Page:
Do men need estrogen? The truth is that you need estrogen almost as much as the woman in your life needs testosterone.” And she needs testosterone – believe me. It contributes greatly to her mood, libido, weight maintenance and insulin control just for starters. Of course, if she gets too much, it can cause her issues – just read about what happens to most women with PCOS.
Estrogen is analagous in many ways for males. We all know that overly high estrogen levels will likely lead to prostate cancer, andropause and loss of erectile strength and libido. You can read my links on The Dangers of Estrogen for more details. At the same time we very much need some estrogen for certain critical health functions.
So just how does estrogen fall too low in males? The primary way is in senior males with long term andropause. The typical pattern for an aging male is that his testosterone slowly declines by a percent or two per year after about his early to mid 20’s. This decline in testosterone leads to slow weight gain, which in turn leads to increased estrogen levels due to the additional aromatization of testosterone from extra body fat.
However, as the years go by, it is quite common for testosterone levels to fall so low that even with the increased aromatization rates, a man can find that his estrogen falls to dangerously low levels. Thus, one could generalize and say that elevated estrogen is a middle-aged man’s nightmare and decreased estrogen a senior man’s.
NOTE: Estrogen actually has several different subforms. The most “dangerous” estrogen is E2, or estradiol. Typically, when one is talking about estrogen, this is the form being referred to. Sister molecules are estrone (E1) and estrial (E3).
Here are three key ways showing how badly men need adequate estrogen levels and how low estrogen can endanger a man’s career, relationships and health:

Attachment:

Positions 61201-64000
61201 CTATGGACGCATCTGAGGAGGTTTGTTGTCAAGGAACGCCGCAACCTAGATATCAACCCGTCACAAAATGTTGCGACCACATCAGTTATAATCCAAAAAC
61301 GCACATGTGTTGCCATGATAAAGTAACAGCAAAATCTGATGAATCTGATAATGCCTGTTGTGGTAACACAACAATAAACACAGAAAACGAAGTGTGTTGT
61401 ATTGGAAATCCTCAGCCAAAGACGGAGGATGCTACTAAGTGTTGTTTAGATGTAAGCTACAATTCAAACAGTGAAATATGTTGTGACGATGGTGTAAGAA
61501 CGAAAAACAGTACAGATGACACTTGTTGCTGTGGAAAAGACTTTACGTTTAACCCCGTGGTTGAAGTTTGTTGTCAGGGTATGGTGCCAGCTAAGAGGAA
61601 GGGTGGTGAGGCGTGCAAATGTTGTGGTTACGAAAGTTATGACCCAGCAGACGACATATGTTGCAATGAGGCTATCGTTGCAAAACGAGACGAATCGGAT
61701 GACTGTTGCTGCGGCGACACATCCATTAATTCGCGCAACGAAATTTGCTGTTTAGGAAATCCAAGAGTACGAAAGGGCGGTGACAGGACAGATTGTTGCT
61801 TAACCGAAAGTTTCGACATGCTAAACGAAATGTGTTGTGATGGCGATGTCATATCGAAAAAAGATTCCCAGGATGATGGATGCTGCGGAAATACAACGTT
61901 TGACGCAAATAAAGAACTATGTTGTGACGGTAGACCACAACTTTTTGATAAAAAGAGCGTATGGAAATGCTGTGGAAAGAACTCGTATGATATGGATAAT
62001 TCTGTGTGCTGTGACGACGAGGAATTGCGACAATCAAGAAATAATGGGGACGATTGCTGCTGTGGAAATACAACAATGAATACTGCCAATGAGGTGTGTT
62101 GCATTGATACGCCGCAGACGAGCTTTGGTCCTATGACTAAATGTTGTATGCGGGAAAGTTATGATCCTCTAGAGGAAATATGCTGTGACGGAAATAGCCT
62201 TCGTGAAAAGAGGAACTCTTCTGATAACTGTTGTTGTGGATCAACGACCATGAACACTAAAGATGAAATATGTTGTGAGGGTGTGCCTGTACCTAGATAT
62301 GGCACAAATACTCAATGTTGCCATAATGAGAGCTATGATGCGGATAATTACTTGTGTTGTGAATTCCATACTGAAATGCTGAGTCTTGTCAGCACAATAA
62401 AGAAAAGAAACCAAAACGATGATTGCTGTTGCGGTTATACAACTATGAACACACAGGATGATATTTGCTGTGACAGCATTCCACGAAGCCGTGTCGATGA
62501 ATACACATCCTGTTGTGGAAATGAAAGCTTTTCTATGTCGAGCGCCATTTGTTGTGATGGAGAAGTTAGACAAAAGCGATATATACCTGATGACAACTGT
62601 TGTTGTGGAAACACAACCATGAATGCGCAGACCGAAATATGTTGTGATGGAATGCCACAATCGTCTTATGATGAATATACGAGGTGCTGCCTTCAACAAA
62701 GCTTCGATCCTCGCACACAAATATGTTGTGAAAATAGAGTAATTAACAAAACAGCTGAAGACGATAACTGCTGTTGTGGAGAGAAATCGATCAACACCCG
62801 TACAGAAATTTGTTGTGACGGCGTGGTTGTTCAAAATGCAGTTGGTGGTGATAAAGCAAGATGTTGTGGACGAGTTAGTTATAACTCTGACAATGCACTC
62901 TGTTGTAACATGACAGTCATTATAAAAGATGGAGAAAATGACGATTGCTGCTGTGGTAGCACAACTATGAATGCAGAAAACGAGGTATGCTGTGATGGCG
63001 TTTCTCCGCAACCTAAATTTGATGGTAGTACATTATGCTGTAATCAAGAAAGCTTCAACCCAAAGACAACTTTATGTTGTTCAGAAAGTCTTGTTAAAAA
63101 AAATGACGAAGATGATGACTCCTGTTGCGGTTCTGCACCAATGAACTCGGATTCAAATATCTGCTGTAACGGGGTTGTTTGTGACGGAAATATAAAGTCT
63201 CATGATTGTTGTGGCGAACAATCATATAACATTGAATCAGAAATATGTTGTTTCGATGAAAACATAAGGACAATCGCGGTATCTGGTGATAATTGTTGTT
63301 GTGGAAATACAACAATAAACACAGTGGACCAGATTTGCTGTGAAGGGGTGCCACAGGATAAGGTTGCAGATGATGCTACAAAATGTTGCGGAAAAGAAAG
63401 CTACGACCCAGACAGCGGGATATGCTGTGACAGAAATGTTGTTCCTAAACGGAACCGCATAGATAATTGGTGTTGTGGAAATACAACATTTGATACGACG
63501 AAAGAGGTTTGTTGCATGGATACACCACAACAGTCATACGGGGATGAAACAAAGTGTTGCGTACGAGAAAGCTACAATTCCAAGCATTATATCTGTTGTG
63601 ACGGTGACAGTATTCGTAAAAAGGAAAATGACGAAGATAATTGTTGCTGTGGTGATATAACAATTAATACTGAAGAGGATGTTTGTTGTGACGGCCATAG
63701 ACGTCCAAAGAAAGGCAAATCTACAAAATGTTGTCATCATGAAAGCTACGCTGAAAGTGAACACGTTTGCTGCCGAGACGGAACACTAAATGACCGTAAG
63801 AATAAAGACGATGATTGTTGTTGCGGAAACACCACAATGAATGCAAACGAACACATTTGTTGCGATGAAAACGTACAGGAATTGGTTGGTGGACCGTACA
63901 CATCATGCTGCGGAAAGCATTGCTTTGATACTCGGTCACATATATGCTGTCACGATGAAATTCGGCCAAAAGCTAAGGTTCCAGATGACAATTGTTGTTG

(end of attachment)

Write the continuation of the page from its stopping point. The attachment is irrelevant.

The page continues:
1. Bone Maintenance. Estrogen is critically important for brain function, even in the men. Researchers have found that it is important for verbal memory in particular.  Estrogen is also essential for the growth of new neuronal connections and neuron maintenance.  Yes, testosterone has a profound effect on the male brain, but adequate estrogen is no less important.
2. Erectile Dysfunction. Results are preliminary, but it is clear that estrogen in males actually plays a significant role in nitric oxide production.  Of course, it is no secret that testosterone stimulates nitric oxide, but researchers were suprised to find that in men there were critical estrogen receptors that stimulate eNOS as well. Therefore, it may be almost as important to check estrogen levels as testosterone in aging males.
3. Verbal Memory and Brain Function. Estrogen is critically important for brain function, even in the men. Researchers have found that it is important for verbal memory in particular.  Estrogen is also essential for the growth of new neuronal connections and neuron maintenance.  Yes, testosterone has a profound effect on the male brain, but adequate estrogen is no less important.
4. HDL. Estradiol increases HDL and so it stands to reason that low estradiol levels could lead to low HDL levels as well. See my page on Estradiol and HDL for additional information.
Many experts emphasize that the criticality of the ratio of testeosterone to estrogen. For more information, read my link on The Testosterone-to-Estrogen Ratio, where I discuss how it changes over the years and even how Cialis can affect it in a positive way.
CAUTION: I had one extremely fit and athletic young man write in who was taking a variety of supplements and foods that decreased testosterone’s aromatization to estrogen. This included zinc supplementation and green tea extracts (EGCG). His claim was that, because he was so thin and had very low body fat, that his estrogen was likely too low and leading to a variety of health issues. It may be something to consider for the young and fit.
1) Arch Intern Med, 2008, 168(1):47-54, “Endogenous Sex Hormones and Incident Fracture Risk in Older Me: The Dubbo Osteoporosis Epidemiology Study”
4) Med Sci Monit. 2003 Mar;9(3):RA63-8, “The nongenomic protective effects of estrogen on the male cardiovascular system: clinical and therapeutic implications in aging men”